The Racial Contract

1971 Words 8 Pages
The books, “The Racial Contract”, “Democracy in Black”, and “The Meaning of Freedom” are all examples showcasing racial inequality and its effects on society. I will discuss the books as we have read them, starting with “The Racial Contract” discussing Mill’s subperson/ person dichotomy, then “Democracy in Black” which emphasizes Glaude’s theories on the value gap, racial habits, white fear, and revolution of value, and finally ending with “The Meaning of Freedom” which demonstrates Davis’ overall concepts of democracy, social change, and civil rights. In “The Racial Contract”, it is evident that we cannot use “person” and “human” interchangeably. As it goes, personhood is shown to be a moral status that is not limited to all humans. Mills …show more content…
He also claims that racial habits (the things we do without thinking actually sustain the value gap) tie together racial inequality, as well as how white and black fears block the way to racial justice in the United States. So, no matter what our stated principles are or how much progress we’ve think we’ve made, there is still the idea that white people are valued more than others in this country. Truthfully, this fact continues to shape the life chances of millions of Americans. Glaude makes an excellent claim when he states, “the value gap is our national DNA” (Glaude Jr. 31). This emphasizes how much the concept of the value gap is truly imbedded in our day to day lives. At every crucial moment in our nation’s history, when there have been fundamental changes in how we have dealt with race, white people asserted the value gap and limited the scope of change. This can actually be related to “The Racial Contract” which insists that “the Racial Contract underwrites the modern social contract and is continually being written” (Mills 62). In other words, race is real through society, and societal behaviors. The social contract is reinforced by the racial contract, and the social contract is continually being written in order to ghost over the Racial Contract, and its …show more content…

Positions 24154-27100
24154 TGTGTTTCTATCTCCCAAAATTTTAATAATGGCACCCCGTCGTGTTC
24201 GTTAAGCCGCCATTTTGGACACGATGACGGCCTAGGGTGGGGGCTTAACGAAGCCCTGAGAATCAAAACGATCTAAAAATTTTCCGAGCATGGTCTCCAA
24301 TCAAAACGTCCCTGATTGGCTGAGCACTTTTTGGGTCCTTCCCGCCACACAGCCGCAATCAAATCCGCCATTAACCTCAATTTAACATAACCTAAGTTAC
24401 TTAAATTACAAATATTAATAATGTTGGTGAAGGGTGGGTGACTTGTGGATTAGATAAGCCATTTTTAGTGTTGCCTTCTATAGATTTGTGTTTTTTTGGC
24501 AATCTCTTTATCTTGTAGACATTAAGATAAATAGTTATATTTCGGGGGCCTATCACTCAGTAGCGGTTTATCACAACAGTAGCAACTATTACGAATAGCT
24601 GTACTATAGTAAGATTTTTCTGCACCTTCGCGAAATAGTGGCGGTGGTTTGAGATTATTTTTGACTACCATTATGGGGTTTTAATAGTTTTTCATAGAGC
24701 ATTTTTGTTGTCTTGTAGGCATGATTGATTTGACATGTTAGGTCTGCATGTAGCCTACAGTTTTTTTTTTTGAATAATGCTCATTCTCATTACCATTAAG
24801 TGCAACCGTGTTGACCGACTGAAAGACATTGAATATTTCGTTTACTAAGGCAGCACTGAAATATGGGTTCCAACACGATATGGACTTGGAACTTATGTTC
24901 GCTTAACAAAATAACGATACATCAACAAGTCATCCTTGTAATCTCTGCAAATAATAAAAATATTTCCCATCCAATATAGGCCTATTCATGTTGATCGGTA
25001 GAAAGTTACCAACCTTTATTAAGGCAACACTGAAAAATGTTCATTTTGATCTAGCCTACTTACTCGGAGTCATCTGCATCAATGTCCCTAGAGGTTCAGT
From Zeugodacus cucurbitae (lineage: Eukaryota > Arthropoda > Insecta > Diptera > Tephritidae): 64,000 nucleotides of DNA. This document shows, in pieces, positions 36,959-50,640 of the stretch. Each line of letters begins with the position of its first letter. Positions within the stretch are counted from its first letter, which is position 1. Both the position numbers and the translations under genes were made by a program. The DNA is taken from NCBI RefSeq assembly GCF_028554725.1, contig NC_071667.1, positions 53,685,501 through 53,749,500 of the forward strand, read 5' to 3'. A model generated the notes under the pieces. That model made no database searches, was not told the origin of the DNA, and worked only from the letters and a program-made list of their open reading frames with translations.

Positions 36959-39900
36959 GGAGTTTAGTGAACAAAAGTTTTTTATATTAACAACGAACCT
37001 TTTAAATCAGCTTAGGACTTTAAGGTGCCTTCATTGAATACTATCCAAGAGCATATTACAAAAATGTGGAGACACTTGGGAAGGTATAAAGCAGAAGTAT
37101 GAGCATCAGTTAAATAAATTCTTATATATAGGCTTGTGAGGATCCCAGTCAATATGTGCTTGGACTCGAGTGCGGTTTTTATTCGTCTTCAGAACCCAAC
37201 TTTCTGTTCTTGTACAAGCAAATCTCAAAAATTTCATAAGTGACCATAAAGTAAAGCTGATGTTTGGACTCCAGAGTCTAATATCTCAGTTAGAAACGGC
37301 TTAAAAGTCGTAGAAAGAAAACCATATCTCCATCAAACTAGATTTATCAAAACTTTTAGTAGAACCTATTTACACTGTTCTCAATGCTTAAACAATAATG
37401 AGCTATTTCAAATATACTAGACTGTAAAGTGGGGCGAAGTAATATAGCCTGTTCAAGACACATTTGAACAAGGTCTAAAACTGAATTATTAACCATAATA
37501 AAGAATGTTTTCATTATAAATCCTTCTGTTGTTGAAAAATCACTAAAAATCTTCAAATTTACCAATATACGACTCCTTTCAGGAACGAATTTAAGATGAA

In essence, it makes sense to be vigilant when we drive in some neighborhoods, because we know they are plagued by high crime rates. People, especially women, are mindful of the potential dangers of walking in a parking lot late at night. The author exclaims how this is not uncommon. Glaude even goes on to give a personal story of how he himself felt white fear. This example emphasizes his point that white fear is not necessarily only experienced by white people. Though white fear is prevalent, it is important to note that that that same vigilance can also lead us to perceive danger where it does not exist. He emphasizes this with his concept of political fears which take fear based in narrow concerns and gives them a more generalized sense. Intimate fears about encounters with individual black people become broader concerns translating into threats against our

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